By Anthony Caruso III | Publisher
An official cause of death has not been announced yet. The Los Angeles Dodgers said that Lasorda died on Thursday.
“Tommy Lasorda was one of the finest managers our game has ever known,” MLB Commissioner Rob Manfred said. “He loved life as a Dodger. His career began as a pitcher in 1949 but he is, of course, best known as the manager of two World Series champions and four pennant-winning clubs. His passion, success, charisma and sense of humor turned him into an international celebrity, a stature that he used to grow our sport. Tommy welcomed Dodger players from Mexico, the Dominican Republic, Japan, South Korea and elsewhere — making baseball a stronger, more diverse and better game. He served Major League Baseball as the Global Ambassador for the first two editions of the World Baseball Classic and managed Team USA to gold in the 2000 Summer Olympics in Sydney. Tommy loved family, the United States, the National Pastime and the Dodgers, and he made them all proud during a memorable baseball life.
“I am extremely fortunate to have developed a wonderful friendship with Tommy and will miss him. It feels appropriate that in his final months, he saw his beloved Dodgers win the World Series for the first time since his 1988 team. On behalf of Major League Baseball, I send my deepest sympathy to his wife of 70 years, Jo, and their entire family, the Dodger organization and their generations of loyal fans.”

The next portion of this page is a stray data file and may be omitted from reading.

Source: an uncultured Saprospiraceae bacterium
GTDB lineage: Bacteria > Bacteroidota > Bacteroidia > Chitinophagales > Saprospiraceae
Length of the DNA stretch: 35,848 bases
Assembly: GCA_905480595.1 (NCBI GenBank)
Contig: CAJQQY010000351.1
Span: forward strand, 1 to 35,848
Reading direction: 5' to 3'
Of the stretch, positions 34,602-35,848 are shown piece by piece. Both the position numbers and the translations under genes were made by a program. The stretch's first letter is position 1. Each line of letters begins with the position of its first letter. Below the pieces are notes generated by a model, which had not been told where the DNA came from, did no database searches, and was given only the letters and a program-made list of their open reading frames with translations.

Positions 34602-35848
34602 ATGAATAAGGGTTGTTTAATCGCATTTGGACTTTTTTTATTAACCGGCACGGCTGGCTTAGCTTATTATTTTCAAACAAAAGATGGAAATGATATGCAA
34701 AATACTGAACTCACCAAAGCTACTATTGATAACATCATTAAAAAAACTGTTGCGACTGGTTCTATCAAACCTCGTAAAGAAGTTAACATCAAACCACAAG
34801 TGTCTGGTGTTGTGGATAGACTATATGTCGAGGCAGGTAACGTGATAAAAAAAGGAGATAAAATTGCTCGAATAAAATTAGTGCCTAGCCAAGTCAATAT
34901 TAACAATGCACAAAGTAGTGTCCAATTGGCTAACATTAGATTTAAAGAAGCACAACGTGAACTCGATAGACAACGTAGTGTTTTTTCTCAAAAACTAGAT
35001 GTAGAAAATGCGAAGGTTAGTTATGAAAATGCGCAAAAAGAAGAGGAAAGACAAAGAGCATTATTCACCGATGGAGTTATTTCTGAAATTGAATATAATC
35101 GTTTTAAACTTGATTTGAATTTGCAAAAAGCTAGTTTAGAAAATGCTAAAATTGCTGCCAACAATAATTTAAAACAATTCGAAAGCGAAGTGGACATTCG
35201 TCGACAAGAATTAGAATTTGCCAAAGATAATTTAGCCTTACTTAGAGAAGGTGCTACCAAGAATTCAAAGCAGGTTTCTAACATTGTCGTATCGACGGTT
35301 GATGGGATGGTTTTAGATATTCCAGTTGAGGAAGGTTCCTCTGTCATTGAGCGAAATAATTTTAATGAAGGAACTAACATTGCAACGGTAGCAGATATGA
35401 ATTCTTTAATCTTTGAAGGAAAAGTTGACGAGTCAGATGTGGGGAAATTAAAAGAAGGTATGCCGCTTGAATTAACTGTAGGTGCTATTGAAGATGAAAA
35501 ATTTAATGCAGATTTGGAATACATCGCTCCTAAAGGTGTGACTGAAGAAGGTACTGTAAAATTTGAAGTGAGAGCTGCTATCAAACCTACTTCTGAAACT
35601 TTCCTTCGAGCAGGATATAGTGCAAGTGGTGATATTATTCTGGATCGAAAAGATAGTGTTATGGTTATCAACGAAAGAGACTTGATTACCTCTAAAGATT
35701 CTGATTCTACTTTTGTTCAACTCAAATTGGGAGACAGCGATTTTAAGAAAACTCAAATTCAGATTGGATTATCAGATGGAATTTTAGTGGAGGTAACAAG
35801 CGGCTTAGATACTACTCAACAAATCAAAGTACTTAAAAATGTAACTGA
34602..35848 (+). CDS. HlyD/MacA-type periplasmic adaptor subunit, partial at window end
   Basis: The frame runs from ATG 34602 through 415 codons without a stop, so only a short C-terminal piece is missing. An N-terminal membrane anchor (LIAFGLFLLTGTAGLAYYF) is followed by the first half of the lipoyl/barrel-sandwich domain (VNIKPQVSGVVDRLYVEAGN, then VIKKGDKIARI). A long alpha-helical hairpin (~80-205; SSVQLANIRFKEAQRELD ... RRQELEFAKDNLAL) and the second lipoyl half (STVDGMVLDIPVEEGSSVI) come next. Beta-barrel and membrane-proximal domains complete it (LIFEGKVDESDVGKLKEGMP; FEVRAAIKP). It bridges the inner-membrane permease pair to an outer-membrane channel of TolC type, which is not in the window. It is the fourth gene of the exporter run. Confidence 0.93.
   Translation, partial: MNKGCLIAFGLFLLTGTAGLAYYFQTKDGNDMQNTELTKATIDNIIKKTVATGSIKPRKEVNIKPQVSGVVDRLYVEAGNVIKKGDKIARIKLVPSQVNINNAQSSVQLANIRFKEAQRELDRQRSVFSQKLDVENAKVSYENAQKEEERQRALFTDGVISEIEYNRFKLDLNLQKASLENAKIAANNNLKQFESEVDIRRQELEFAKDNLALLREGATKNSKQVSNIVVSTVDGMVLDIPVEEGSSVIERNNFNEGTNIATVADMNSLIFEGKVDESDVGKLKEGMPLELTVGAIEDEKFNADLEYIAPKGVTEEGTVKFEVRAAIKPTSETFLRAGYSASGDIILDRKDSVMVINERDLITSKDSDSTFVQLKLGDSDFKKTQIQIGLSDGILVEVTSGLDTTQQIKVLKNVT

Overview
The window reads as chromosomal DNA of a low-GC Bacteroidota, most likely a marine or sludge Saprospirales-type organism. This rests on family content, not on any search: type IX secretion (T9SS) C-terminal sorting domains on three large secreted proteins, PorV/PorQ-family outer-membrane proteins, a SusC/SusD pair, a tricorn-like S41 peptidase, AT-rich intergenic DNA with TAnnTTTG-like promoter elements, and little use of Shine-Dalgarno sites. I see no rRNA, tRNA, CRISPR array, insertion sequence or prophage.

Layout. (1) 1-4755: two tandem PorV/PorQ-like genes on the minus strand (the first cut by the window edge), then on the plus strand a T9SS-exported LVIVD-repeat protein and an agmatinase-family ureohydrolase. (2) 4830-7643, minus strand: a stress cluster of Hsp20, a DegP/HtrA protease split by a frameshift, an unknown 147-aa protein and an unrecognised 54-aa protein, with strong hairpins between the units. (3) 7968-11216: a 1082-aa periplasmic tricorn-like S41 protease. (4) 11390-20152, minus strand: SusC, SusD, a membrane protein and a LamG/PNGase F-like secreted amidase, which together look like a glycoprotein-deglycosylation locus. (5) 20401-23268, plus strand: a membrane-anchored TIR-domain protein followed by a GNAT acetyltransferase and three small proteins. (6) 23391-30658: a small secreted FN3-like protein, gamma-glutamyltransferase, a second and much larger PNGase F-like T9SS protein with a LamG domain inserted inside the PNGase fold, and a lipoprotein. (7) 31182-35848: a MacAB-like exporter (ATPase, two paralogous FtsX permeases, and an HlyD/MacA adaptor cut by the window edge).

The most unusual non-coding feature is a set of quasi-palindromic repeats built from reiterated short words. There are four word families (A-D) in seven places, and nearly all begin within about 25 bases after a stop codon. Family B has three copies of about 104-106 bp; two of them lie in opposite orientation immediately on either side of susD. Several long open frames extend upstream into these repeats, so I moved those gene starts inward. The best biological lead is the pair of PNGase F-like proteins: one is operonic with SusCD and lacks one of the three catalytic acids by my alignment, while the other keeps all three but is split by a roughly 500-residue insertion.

The former MLB player began his career with the Brooklyn Dodgers in 1954. However, he did not begin his career with the Dodgers.
He was signed by the Philadelphia Phillies in 1945 as an undated free agent. Lasorda then left baseball to serve in the United States Army from 1945 through 1947.
Lasorda came back to baseball in 1948. After pitching for the Schenectady Blue Jays, he received attention from the Dodgers. He spent several more seasons before making his MLB debut on August 5, 1954.
He played for the Dodgers from 1954 and 1955. He also played a third season with the Kansas City Athletics.
Following his playing career, he began his off-the-field role with the Dodgers in 1961 as a scout. He also served as a manager for the Pocatello Chiefs in the rookie leagues, where he guided the Ogden Dodgers to three Pioneer League Championships from 1966 through 1968.
He also served as the Dodgers Triple A manager in 1969 through 1971 with the Spokane Indians. He also served in the role with the Albuquerque Dukes in 1972.
Lasorda then transitioned into a role with the Dodgers, as their third-base coach from 1973 through 1976. He then led the team from 1976 through 19996.
As the Dodgers manager, Lasorda guided the team from 1976 through 1996. He guided the team to two World Series Championships.
He was inducted to the Baseball Hall of Fame in 19997. He was inducted through the Veterans Committee.
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